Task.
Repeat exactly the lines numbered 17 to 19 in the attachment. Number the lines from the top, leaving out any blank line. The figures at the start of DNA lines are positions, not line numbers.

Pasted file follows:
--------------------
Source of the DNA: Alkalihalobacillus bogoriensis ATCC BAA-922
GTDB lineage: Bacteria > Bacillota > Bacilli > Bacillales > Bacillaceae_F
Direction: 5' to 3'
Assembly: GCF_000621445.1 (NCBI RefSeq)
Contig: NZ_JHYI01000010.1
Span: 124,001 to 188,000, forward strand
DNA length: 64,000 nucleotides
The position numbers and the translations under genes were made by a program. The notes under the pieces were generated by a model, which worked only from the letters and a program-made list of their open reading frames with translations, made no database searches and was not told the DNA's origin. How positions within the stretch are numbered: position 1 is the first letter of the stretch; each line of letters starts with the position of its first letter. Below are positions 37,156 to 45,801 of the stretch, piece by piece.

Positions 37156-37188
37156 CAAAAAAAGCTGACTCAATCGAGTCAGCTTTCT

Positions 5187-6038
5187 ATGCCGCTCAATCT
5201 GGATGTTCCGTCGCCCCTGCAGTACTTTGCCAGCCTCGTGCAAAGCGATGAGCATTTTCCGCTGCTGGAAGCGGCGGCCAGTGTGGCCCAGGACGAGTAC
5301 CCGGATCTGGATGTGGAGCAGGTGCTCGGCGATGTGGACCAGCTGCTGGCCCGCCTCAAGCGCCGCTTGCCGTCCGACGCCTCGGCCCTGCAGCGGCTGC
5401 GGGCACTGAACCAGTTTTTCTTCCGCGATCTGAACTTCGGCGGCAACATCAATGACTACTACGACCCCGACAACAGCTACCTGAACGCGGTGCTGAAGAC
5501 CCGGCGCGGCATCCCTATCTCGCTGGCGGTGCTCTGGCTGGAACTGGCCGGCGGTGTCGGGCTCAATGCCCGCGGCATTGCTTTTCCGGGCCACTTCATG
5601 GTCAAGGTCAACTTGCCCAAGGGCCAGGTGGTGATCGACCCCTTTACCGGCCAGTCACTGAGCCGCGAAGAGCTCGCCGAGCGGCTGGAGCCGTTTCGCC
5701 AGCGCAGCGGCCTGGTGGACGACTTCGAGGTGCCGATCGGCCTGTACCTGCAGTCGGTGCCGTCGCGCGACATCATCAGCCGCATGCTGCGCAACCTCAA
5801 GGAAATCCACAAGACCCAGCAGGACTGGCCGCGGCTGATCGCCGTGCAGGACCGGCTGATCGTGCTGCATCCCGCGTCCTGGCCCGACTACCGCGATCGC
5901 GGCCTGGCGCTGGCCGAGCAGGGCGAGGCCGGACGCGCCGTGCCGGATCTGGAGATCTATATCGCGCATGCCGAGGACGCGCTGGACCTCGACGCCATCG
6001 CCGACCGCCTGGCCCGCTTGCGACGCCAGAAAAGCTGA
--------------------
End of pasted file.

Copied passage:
5601 GTCAAGGTCAACTTGCCCAAGGGCCAGGTGGTGATCGACCCCTTTACCGGCCAGTCACTGAGCCGCGAAGAGCTCGCCGAGCGGCTGGAGCCGTTTCGCC
5701 AGCGCAGCGGCCTGGTGGACGACTTCGAGGTGCCGATCGGCCTGTACCTGCAGTCGGTGCCGTCGCGCGACATCATCAGCCGCATGCTGCGCAACCTCAA
5801 GGAAATCCACAAGACCCAGCAGGACTGGCCGCGGCTGATCGCCGTGCAGGACCGGCTGATCGTGCTGCATCCCGCGTCCTGGCCCGACTACCGCGATCGC